Starting with the early church, a large portion of Christian tradition has held the Augustinian hypothesis which believes that Matthew's Gospel was the first to be written, then Mark's, then Luke's, and subsequently John's, with each writer having some knowledge of the others' writing.

Since the 19th century however, many biblical scholars have rejected Augustinian hypothesis (namely that Matthews Gospel was the first to be written) in favor of Markan priority. On top of this, they assert that Matthew and Luke's Gospels have used Mark's as a source from which both draw virtually identical narrations (see The Synoptic Gospels). Under this hypothesis, those portions of Matthew and Luke that are in agreement but do not appear in Mark are believed to have been borrowed from an alternate source commonly referred to as "Q"

"Q" as a tangible fragment or codex has never been discovered within the field of archaeology and paleography however. Many biblical scholars defend "Q's" lack of tangible existence due to many portions of scripture being lost or edited.

However, one group certainly must have recorded an alleged Gospel as important as "Q" would have been, and that group is the Early Church Fathers.

So, do any Early Church Fathers record of another Gospel similar in content to those portions of Matthew and Luke that do not appear in Mark?

  • 1
    'However, one group certainly must have recorded an alleged Gospel as important as "Q" would have been, and that group is the Early Church Fathers.' The assertion that they 'certainly must' is rather strong. It is not difficult to imagine that something like Q would have fallen out of use once the Synoptics were (mostly) completed, say before the end of the First Century. The ECFs (or as least the records we have) don't seem to spend too much time discussing the texts until Marion in the mid Second Century. Even then, evidence is sketchy. Q could have been neglected or forgotten by then.
    – bradimus
    Sep 18, 2017 at 19:00
  • Consider this hypothetical: Q was written by Andrew the First-Called. Matthew (assuming the Apostle wrote the Gospel bearing his name) uses this record along with his own recollections and maybe Mark to write his Gospel. Would Irenaeus know about this? Would he care? Probably not. Irenaeus accepted Matthew's Gospel on Matthew's authority.
    – bradimus
    Sep 18, 2017 at 19:09
  • @bradimus I understand where you're coming from. I suppose "Q" could be grouped in with the "accounts" at the beginning of Luke's Gospel. The question then to consider would be what those "accounts" at the beginning of Luke could have been and if they were ever really documented. Sep 18, 2017 at 19:34
  • So why can it not be just as plausible that "those portions of Matthew and Luke that are in agreement but do not appear in Mark" come from Matthew's vs Luke's personal recollections? Why would they have to come from some earlier manuscript?
    – user19845
    Sep 18, 2017 at 21:28
  • @coderworks indeed, that is plausible. I am looking at the question from the persepctive of the Two-source Hypothesis however; one source "Mark", the other "Q." Sep 18, 2017 at 21:51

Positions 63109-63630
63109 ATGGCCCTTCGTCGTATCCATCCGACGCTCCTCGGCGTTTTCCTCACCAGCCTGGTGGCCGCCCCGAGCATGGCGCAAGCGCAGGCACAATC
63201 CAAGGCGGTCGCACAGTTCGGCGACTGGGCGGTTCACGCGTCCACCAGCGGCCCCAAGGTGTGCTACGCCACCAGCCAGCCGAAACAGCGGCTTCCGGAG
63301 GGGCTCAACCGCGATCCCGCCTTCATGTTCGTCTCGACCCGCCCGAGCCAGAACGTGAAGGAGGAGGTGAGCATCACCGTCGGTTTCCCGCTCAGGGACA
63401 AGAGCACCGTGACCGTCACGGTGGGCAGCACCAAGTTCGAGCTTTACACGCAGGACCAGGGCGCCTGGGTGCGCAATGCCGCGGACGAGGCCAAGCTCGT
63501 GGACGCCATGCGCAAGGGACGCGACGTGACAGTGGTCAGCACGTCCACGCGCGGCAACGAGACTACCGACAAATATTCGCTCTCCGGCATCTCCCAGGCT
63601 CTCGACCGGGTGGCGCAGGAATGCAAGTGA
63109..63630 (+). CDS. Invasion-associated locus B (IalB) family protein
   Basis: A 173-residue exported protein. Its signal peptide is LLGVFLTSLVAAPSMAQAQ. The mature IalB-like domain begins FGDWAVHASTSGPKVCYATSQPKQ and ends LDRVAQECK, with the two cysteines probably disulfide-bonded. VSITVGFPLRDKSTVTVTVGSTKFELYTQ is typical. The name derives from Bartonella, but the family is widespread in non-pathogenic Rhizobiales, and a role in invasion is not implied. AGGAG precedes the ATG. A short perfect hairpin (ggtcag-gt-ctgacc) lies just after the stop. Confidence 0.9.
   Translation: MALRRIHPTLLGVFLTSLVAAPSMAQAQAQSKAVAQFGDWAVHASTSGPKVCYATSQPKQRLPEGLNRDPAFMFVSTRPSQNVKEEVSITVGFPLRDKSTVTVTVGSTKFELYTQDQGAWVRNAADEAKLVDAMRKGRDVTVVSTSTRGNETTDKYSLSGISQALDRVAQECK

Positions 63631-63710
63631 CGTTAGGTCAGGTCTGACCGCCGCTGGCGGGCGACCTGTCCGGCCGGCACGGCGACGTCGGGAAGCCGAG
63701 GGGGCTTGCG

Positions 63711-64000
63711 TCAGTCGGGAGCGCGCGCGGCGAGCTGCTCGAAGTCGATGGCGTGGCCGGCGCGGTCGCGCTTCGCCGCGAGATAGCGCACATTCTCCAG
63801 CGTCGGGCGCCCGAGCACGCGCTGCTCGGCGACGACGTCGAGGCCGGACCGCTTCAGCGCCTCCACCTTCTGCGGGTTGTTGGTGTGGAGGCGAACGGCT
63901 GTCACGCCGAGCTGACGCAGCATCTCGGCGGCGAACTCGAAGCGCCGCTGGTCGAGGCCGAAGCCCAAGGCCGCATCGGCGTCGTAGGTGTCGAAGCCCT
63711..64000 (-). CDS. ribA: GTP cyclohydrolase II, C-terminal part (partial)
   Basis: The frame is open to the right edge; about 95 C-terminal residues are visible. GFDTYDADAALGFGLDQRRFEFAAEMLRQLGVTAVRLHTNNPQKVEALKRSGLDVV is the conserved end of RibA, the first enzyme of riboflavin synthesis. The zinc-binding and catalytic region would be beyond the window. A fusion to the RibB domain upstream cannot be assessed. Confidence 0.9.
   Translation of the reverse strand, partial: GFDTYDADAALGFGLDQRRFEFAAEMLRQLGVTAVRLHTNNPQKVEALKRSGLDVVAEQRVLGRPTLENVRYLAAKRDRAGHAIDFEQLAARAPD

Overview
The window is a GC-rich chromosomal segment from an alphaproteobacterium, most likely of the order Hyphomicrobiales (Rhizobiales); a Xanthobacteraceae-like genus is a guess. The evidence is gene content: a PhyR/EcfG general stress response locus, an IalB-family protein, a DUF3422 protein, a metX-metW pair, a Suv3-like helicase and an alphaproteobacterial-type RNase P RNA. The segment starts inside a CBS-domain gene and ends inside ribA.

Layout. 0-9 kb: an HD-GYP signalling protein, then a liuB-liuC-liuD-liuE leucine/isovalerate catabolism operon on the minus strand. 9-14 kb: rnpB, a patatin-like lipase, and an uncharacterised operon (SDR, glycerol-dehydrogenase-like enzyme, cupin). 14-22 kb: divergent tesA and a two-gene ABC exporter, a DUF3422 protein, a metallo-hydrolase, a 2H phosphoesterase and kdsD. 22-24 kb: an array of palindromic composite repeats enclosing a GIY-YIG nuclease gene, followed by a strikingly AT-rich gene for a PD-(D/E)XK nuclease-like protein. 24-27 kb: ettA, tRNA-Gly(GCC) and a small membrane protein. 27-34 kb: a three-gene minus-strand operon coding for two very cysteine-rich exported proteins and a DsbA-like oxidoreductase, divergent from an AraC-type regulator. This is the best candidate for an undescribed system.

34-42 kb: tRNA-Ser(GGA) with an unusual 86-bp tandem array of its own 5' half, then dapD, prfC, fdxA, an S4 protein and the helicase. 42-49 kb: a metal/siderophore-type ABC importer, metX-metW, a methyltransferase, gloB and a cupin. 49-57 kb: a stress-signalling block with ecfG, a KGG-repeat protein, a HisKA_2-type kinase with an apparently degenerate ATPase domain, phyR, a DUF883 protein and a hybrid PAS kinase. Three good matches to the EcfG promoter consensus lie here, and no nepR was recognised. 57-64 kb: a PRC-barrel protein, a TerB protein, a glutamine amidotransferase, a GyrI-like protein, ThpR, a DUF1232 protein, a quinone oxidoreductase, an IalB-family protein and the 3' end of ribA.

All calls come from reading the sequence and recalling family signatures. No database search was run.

1 Answer 1


As has been discussed in the comments of the OP, the likelihood that sources or "accounts" (Luke 1:1) which the Gospel writers may have used as references, being documented, is scanty at best. That being said, there exists at least some evidence from one church Father that has been used to promulgate the potential of what could be "Q."

The church father in question is none other than Papias of Hierapolis (roughly 60-130 CE). Although some sources claim Papias' writings survived through the middle ages, they certainly have not made it into the 20th and 21st centuries.1 Thankfully, we have some portions of Papias' writings seemingly quoted verbatim by Eusebius of Caesarea in his "Ecclesiastical History".

Eusebius quoting Papias' writings pertaining to the origins of the Gospel of Matthew:

"Therefore Matthew put the logia in an ordered arrangement in the Hebrew language, but each person interpreted them as best he could." - Eusebius of Caesarea, "Ecclesiastical History" 3.39.14-17

The translation of the word "logia" in the english ("λόγια" in the Greek), is the main point of contention. In non-Christian contexts, the word was traditionally interpreted as "oracles", however 19th century biblical scholarship argued "logia" was better interpreted "sayings." 2 This interpretation has given credence to the notion that Papias is really referring to a "sayings" gospel like that of the the Gospel of Thomas or "Q" that Matthew incorporated into his Gospel.

Although not the strongest of arguments, this case does at least give potential to an ECF's acknowledgement of a source used by Matthew that would've contained content similar to what "Q" is theorized to contain.


  1. Harnack, Adolf (1893). Geschichte der Altchristlichen Litteratur bis Eusebius. 1. p. 69
  2. Lührmann, Dieter (1995). "Q: Sayings of Jesus or Logia?". In Piper, Ronald Allen. The Gospel Behind the Gospels: Current Studies on Q. pp. 97–116.

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